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Insect waste could be used as a crop fertiliser, say researchers working on a major government-funded project. How insect manure could help grow crops

Insect waste could be used as a crop fertiliser, say researchers working on a major government-funded project.

Scientists at Warwick and Durham universities are examining the viability of rearing insects for animal feed. They believe waste material – or frass – from the Black Soldier Fly larvae could be used as a plant fertiliser and growth stimulant.

Project lead Rob Lillywhite said: “Frass is a by-product of producing insects and is likely to contain many of the essential elements required for plant growth. We are excited by the opportunity to examine its use in plant production.”

Finding a value-adding use for the frass would add to the sustainability
of using insect protein for livestock as an alternative to products like soya-based animal feed, added Mr Lillywhite.

“It’s early days in the project with very little science of this sort having gone before. We are looking forward to be working on a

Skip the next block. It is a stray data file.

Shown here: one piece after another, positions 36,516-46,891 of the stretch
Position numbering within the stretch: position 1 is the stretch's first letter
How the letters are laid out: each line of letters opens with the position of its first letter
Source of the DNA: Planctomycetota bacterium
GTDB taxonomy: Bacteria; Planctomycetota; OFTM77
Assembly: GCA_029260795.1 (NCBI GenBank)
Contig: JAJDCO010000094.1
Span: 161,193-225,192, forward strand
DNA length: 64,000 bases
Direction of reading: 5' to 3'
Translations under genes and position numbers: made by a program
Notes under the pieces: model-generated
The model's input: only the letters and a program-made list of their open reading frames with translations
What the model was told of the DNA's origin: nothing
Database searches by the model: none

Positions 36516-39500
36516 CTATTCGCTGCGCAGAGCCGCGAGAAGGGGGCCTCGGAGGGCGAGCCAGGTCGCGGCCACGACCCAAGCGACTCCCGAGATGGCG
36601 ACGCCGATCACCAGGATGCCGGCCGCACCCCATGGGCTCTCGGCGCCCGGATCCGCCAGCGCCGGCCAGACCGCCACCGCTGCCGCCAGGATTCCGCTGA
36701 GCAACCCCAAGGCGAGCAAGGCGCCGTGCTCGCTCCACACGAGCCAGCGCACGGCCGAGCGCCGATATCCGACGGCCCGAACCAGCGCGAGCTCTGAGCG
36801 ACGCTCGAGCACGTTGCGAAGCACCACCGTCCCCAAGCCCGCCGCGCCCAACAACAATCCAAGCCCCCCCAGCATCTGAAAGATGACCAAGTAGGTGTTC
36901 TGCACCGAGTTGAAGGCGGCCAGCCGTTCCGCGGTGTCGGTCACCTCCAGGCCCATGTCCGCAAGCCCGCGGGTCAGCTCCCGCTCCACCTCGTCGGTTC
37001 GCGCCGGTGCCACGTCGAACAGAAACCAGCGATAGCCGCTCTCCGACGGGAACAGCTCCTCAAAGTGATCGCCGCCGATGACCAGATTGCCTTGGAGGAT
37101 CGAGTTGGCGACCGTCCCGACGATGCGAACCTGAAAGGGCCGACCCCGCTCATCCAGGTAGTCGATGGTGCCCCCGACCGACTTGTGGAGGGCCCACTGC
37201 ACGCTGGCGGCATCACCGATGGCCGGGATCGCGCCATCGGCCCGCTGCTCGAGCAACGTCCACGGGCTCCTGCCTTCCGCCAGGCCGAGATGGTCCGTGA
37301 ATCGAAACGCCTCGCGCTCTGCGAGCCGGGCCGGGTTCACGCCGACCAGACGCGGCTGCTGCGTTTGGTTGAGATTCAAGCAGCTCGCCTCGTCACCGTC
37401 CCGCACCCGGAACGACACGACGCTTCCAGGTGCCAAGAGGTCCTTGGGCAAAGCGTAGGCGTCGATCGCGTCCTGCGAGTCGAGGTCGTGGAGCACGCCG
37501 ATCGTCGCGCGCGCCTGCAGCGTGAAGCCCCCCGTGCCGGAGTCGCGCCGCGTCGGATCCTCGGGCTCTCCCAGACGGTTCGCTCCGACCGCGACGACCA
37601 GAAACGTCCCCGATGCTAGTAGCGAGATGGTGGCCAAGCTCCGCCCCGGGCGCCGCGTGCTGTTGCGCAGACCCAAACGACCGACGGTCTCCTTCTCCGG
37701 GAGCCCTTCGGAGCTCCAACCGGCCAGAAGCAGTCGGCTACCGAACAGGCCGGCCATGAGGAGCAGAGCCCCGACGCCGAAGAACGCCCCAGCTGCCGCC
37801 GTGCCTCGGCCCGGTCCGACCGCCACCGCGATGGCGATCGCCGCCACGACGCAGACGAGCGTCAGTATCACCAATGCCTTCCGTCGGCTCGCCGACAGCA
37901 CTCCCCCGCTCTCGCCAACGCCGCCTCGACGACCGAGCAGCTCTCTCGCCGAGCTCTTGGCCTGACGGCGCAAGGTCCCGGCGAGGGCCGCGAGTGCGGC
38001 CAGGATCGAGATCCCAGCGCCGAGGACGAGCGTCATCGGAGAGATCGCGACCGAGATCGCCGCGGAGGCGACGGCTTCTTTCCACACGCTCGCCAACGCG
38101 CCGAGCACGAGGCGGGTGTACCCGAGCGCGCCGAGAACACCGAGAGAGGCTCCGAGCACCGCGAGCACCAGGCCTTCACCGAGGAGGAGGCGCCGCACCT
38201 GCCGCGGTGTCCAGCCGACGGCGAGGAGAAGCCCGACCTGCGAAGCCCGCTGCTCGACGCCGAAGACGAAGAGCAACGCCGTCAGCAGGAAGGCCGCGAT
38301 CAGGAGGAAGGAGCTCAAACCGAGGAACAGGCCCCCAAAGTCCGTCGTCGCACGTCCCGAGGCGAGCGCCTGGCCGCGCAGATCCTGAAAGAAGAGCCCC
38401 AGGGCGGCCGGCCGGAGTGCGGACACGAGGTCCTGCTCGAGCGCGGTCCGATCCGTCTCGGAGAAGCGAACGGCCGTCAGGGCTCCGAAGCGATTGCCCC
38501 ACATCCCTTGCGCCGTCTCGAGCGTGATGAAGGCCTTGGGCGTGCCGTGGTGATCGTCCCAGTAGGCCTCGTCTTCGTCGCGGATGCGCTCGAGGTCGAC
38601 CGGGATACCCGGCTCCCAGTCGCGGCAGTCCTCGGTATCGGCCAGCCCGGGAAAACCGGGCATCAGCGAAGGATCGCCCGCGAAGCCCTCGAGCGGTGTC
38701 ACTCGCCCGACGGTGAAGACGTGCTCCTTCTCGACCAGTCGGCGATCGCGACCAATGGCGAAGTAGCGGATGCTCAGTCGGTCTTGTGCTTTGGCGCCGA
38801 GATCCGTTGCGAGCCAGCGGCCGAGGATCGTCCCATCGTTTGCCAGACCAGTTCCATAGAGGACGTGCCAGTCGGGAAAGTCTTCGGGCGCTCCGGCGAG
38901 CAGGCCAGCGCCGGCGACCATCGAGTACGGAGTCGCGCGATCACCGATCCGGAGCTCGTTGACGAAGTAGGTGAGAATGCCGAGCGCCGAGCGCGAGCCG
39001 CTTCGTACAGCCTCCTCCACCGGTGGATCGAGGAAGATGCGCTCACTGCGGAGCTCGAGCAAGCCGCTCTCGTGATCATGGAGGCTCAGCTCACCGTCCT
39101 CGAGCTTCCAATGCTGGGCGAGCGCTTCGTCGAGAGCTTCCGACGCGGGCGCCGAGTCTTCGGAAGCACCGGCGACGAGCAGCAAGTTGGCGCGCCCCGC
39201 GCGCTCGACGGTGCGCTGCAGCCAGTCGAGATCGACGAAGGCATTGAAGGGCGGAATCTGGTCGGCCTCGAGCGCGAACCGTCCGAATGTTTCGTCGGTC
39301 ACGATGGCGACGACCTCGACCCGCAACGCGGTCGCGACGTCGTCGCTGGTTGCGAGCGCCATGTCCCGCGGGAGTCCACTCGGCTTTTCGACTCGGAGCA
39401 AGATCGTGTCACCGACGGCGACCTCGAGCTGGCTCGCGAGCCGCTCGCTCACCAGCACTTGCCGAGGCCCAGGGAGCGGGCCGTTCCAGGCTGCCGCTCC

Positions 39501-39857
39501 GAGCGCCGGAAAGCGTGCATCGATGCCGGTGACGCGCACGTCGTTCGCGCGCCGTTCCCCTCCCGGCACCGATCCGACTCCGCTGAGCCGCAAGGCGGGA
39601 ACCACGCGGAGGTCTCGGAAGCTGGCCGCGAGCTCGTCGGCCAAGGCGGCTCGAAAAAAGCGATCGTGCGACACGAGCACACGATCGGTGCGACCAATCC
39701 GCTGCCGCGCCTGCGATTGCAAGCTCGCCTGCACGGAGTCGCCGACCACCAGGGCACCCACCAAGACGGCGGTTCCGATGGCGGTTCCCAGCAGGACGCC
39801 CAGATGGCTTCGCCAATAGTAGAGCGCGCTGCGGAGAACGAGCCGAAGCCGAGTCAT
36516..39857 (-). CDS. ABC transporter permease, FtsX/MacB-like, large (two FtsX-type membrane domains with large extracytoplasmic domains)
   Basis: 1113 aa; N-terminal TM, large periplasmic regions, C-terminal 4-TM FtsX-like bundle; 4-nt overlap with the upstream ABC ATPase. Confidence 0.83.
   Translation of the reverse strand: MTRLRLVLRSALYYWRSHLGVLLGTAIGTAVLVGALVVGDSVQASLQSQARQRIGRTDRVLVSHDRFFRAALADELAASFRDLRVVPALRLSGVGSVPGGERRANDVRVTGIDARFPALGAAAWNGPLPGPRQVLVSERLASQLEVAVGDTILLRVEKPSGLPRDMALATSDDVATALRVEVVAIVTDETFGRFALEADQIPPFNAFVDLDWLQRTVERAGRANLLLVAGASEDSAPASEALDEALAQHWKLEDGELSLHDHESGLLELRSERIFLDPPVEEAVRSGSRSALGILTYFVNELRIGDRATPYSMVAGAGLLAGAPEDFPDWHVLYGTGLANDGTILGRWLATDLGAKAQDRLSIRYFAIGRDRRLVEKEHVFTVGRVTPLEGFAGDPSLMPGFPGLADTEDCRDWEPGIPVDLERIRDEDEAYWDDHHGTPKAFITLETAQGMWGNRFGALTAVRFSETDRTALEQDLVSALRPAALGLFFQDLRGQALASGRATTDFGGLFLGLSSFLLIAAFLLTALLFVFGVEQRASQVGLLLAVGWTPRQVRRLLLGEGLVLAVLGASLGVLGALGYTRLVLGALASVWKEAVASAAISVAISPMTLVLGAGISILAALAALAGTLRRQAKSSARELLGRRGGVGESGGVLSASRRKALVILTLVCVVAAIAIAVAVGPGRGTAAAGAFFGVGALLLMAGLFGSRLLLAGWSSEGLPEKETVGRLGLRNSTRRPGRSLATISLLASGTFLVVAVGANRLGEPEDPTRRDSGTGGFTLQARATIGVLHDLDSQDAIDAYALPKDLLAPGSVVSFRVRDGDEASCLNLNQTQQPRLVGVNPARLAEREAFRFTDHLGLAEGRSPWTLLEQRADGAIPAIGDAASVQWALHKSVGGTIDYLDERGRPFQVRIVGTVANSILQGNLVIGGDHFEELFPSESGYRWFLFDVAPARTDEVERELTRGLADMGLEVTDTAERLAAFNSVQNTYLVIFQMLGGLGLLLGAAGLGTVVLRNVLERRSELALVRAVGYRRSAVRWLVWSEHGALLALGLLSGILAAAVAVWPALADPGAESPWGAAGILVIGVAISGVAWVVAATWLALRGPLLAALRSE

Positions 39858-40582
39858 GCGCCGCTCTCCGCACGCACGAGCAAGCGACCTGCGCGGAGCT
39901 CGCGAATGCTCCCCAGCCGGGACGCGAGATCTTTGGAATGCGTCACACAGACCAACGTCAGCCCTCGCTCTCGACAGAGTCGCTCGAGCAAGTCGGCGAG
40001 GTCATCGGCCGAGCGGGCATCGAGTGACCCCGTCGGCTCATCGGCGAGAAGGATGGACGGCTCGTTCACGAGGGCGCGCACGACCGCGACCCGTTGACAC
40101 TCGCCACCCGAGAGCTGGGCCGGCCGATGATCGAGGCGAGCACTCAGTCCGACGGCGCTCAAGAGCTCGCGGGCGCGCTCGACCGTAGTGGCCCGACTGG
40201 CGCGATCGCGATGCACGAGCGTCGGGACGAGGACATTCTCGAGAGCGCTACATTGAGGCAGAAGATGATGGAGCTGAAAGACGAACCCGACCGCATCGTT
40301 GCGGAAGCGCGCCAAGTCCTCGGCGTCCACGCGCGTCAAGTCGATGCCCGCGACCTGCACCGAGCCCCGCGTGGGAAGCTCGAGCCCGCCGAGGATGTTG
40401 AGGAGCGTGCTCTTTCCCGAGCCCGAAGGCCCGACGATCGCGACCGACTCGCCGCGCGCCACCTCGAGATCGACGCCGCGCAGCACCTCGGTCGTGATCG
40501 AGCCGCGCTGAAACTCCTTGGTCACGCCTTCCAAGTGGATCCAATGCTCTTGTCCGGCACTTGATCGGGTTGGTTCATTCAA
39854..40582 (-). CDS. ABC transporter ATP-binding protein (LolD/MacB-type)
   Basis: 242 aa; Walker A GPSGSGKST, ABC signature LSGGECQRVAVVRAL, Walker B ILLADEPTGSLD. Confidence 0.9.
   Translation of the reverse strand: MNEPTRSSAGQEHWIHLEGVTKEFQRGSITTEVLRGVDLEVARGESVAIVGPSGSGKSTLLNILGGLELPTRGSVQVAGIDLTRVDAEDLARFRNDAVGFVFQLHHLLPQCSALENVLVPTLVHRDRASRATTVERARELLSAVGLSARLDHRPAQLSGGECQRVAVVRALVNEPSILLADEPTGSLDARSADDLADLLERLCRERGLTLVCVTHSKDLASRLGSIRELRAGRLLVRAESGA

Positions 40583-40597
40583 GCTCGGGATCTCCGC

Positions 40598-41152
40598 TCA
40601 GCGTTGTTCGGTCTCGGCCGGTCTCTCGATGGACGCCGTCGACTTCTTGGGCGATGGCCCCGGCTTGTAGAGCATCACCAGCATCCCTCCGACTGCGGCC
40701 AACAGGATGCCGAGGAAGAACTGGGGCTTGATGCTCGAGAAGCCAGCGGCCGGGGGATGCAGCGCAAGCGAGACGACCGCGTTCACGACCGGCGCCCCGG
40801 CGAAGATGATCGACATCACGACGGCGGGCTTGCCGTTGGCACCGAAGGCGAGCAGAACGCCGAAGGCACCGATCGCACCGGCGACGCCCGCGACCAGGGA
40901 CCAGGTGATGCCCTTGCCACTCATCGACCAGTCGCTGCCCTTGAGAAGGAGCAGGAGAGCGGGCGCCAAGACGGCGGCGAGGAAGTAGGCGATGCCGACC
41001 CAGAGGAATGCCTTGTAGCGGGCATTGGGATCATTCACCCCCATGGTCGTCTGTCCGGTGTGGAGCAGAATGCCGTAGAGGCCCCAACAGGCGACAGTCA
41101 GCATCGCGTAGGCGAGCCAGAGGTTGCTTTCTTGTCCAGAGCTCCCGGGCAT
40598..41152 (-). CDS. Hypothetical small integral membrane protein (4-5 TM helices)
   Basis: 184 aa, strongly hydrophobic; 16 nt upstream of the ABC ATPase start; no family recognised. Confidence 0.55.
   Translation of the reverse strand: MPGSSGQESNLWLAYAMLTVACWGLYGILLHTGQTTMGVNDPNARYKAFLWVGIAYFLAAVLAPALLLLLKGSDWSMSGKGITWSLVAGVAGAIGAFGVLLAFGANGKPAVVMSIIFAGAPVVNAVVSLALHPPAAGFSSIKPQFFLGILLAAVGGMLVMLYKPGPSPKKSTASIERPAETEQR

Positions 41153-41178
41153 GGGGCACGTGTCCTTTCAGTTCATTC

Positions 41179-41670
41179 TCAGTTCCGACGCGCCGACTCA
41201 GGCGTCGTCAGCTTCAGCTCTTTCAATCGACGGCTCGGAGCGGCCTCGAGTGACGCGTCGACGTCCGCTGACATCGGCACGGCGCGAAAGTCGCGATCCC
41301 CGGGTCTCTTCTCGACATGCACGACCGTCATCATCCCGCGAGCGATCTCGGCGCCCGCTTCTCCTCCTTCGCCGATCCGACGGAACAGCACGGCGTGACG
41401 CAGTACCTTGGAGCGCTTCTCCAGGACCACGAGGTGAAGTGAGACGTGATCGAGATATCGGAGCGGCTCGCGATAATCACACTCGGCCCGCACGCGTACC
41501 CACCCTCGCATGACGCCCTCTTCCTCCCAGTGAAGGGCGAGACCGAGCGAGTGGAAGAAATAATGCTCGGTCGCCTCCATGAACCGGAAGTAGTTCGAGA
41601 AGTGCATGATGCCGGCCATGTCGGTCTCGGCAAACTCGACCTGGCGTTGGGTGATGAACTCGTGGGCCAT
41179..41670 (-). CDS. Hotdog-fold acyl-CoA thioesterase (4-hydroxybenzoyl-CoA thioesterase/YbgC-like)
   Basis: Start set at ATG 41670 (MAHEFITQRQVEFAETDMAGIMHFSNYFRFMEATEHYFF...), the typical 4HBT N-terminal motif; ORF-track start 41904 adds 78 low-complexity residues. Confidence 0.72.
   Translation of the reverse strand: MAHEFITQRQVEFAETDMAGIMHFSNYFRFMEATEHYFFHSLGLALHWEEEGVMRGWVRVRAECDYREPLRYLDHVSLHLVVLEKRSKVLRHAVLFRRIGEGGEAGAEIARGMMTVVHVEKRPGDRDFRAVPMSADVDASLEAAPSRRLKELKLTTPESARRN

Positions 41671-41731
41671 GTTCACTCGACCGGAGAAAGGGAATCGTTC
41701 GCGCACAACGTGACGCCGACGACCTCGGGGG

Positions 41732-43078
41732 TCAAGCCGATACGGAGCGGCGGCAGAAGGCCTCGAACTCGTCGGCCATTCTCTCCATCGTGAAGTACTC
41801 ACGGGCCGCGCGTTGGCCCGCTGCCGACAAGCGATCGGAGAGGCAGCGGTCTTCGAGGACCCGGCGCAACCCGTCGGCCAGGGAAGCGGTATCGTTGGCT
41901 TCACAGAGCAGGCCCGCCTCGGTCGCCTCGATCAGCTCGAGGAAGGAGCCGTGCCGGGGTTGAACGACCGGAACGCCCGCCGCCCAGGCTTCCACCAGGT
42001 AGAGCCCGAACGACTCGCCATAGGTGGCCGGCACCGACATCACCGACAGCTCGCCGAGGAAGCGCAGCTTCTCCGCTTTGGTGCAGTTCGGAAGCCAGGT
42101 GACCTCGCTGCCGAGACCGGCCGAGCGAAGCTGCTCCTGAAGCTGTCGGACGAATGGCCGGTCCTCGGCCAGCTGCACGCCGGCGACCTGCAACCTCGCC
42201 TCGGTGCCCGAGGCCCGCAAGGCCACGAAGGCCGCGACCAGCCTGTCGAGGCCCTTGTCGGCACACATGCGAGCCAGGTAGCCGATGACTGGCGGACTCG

project looking at new potential food systems, with sustainability and closed loop ideals at their core.”

Durham University researcher Elaine Fitches described the project as a fantastic opportunity to join forces with experts in crop nutrition at Warwick University to understand the value of insect frass for crop and soil health in the UK.

She said: “At Durham, we will conduct complementary fundamental research to explore how frass can be used to boost plant immunity and will seek to explain the molecular mechanisms underpinning enhanced plant responses to pathogen attack.”

The project is part of a £10m funding package from the UK Government’s Industrial Strategy Challenge Fund to construct the UK’s first large-scale industrial insect farm and accelerate the development of sustainable food production systems.